Lawmakers return to Washington after Thanksgiving break with a long agenda and just weeks until a new Congress begins.
Come Jan. 3, Republicans will run the House, ending two years of total Democratic control of the federal government. Already, GOP members are jockeying for new leadership positions and turning their attention toward how they will mount a response to the Biden agenda.
But partisan preparation aside, the next few weeks are going to require some across the aisle cooperation if Congress is to get anything done in what is known as the lame duck between the election and the end of the current term. There is a laundry list of must-pass agenda items hanging in the balance. Among them: funding the government and passing a massive military spending bill.
Democrats, meanwhile, will look to maximize their final days unchecked by GOP blockades.
Dems zero-in on 2 outstanding priorities
Democrats are expected to seal a win later this week by finally passing federal legislation that would enshrine into law protections for same-sex and interracial marriages. While procedural votes still remain, the legislation cleared a key test vote in the Senate just before Thanksgiving, with 12 Republicans joining all Democrats in the chamber to prevent a filibuster.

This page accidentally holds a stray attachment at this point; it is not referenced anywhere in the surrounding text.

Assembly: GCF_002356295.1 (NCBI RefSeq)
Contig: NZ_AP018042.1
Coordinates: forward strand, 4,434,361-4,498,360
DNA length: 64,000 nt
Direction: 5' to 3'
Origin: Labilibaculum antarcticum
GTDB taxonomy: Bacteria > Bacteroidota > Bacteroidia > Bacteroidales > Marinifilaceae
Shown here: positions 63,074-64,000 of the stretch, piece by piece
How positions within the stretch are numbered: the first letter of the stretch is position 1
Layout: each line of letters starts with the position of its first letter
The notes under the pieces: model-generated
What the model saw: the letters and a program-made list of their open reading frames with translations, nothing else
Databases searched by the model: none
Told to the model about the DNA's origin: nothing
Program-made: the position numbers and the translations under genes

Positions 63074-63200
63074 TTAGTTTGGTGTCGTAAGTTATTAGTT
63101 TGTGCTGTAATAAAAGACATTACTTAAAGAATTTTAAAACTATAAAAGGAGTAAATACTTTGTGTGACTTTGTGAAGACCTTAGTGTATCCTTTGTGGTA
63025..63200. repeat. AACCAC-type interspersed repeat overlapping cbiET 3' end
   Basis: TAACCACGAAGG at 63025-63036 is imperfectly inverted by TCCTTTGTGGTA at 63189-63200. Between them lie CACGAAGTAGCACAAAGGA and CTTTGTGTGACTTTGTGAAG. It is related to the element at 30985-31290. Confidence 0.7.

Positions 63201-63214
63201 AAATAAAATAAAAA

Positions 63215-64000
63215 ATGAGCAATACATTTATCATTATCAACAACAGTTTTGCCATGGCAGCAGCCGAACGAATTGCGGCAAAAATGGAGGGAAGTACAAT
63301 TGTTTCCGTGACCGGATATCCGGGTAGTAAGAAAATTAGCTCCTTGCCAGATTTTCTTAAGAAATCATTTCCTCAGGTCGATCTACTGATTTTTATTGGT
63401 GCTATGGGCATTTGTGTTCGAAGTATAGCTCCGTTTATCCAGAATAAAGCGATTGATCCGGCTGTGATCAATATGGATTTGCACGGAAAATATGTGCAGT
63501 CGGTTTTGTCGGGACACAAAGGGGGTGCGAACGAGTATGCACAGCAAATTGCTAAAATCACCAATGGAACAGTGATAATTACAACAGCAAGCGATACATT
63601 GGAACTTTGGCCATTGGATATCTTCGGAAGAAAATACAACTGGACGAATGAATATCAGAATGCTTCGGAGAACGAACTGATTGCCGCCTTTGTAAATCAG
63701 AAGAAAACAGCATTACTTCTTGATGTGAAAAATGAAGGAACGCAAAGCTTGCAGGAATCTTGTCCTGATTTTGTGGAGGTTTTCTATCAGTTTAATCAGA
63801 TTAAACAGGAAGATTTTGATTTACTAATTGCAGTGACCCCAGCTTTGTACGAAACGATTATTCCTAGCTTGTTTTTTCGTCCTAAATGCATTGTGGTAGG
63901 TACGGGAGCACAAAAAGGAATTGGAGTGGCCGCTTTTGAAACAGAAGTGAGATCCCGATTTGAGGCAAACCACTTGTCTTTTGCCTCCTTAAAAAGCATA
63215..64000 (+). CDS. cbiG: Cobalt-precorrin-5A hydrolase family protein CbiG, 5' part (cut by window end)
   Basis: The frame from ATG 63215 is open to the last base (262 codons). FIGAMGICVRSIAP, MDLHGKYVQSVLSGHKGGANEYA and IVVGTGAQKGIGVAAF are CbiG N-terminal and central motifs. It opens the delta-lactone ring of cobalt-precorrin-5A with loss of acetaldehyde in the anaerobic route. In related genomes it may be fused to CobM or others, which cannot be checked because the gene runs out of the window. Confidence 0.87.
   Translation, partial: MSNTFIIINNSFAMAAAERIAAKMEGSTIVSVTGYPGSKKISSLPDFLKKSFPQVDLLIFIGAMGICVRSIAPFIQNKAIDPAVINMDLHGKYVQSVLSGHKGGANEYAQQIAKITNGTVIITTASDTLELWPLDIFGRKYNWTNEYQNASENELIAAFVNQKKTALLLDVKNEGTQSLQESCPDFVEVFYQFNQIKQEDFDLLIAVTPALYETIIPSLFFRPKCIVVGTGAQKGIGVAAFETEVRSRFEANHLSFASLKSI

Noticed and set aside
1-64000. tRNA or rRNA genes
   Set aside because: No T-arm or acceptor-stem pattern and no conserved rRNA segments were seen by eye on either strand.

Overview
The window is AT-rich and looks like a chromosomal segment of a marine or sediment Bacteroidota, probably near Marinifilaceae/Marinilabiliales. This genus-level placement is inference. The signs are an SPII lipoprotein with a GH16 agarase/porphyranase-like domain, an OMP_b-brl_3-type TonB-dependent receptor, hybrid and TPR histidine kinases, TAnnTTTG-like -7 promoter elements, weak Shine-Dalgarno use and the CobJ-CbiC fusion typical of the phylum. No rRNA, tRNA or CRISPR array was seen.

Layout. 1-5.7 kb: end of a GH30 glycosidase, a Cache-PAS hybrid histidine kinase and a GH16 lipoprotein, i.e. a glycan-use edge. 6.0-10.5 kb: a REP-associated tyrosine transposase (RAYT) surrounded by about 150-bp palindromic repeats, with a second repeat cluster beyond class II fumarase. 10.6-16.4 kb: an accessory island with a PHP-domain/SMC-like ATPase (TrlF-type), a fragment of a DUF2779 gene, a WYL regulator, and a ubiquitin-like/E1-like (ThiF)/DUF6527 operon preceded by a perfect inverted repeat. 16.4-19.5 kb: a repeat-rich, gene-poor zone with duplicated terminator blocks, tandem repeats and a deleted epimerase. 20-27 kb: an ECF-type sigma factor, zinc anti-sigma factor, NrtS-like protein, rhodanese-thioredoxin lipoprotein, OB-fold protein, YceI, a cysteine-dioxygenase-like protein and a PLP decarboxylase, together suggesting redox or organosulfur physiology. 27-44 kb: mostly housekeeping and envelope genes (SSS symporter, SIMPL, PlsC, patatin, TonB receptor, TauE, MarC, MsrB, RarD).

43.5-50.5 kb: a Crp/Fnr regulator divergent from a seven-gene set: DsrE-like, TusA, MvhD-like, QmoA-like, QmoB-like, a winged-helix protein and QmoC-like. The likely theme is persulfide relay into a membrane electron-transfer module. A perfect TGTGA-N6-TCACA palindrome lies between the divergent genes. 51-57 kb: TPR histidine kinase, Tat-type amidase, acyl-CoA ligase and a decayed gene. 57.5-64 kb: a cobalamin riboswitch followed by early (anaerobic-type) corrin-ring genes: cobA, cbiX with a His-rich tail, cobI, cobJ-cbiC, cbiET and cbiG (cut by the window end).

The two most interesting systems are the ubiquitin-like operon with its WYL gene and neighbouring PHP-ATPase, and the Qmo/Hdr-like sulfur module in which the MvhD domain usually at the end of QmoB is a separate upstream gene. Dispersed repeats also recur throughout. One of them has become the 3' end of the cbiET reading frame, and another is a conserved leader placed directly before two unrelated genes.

"Let me be clear: Passing the Respect for Marriage Act is not a matter of 'if' but only of 'when,'" Majority Leader Chuck Schumer said after that successful vote.
Approving the legislation would be a victory for Democrats who have been seeking to codify same-sex marriage -- currently legalized by the Supreme Court decision Obergefell v. Hodges -- since the high court overturned the right to an abortion earlier this year, with Justice Clarence Thomas suggesting in a separate opinion that Obergefell should also be reversed.